Wick Communications

Circling back on your beat

In Writing techniques on February 17, 2012 at 9:32 am

For some reason, this week I’ve been thinking about beat reporting.

When I broke into the business, nearly every cub reporter was given a beat. Usually, it was something fairly mundane and inexact, like “city hall,” or “high school sports.” Constrained by our own imaginations and living in a land that held no Internet capable of feeding bigger dreams, we longed to one day have a better beat, like “national politics” or “the statehouse.” We always thought bigger beats were better for some reason, though I now know that isn’t true at all.

We were coached on these beats. We learned to contact sources on our beats regularly, even daily. I doubt there was a day I didn’t contact members of the city council and county commission when I had those beats as a young reporter. We actively cultivated the confidence of secretaries, janitors and anyone else who might slide us information that policymakers might want to hide. It was fun and it was competitive. Working for a daily newspaper in Florida, I learned to rifle the mail sent to public officials. I stood around the halls of government just hoping to overhear something I could later confirm. There were consequences for being second with a story.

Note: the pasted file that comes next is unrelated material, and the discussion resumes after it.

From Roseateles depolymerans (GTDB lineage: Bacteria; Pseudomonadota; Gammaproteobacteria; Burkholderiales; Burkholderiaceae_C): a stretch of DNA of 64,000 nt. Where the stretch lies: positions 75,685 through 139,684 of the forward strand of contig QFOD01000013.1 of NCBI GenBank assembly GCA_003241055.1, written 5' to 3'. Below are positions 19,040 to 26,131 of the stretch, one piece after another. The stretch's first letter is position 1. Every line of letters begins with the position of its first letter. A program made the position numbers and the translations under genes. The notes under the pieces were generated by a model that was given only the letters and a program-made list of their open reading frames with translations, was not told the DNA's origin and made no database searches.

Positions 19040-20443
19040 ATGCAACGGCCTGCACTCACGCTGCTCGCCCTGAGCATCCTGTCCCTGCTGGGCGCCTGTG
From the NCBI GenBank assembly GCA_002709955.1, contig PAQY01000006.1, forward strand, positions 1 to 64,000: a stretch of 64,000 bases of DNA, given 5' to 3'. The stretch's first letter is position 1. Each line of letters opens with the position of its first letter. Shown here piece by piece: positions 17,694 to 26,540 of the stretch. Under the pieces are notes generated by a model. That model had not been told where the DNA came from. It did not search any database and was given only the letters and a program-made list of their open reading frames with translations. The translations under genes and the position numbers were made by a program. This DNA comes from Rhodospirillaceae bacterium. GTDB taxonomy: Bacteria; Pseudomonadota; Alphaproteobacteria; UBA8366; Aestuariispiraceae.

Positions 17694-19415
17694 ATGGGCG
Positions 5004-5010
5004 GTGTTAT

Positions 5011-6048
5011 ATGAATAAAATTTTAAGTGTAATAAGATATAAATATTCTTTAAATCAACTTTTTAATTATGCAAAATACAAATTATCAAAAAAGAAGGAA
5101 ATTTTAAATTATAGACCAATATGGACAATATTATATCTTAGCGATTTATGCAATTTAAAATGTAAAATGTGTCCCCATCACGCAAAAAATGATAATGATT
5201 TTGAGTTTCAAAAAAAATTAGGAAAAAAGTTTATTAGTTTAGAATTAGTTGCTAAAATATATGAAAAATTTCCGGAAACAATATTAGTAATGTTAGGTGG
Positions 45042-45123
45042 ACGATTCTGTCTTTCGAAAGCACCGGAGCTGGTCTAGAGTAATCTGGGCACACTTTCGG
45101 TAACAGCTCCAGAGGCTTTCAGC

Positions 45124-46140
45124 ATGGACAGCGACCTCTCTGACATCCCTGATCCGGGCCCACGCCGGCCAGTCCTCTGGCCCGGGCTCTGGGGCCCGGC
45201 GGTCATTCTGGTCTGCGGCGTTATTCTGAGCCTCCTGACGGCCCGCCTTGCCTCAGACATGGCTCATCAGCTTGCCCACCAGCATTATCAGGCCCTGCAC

I don’t get the sense that we cover beats like we used to.

One reason is that, as newsrooms have shrunk, each of us has more responsibilities. We can’t afford to hang out in City Hall in hopes that we hear something juicy. Then there is the new lack of competition. We don’t worry so much about being beaten on our beats now that there are fewer reporters at city hall and in the statehouse. …

I also think something more insidious is at work. I think we have come to value celebrity tales, news of the weird and all the things that are more likely to get us online clicks than stories that hold elected leaders accountable. One consequence is that we don’t follow through. We write about that drive to get a stop sign in the neighborhood after a kid is hit by a car, but we don’t write about what happened – or didn’t happen – two months later. We don’t make sure the school principal adds the extra elective that she promised in a story in September.

If you have a beat, here’s what I would like you to do. Search for a relevant term in your online archives. Search for your name so that it calls up everything under your byline. Have you ever done that? Find something you have written about in the last year, something from your beat, and return to it. Find out what became of that public promise.

While you are at it, rediscover your beat.

Clay

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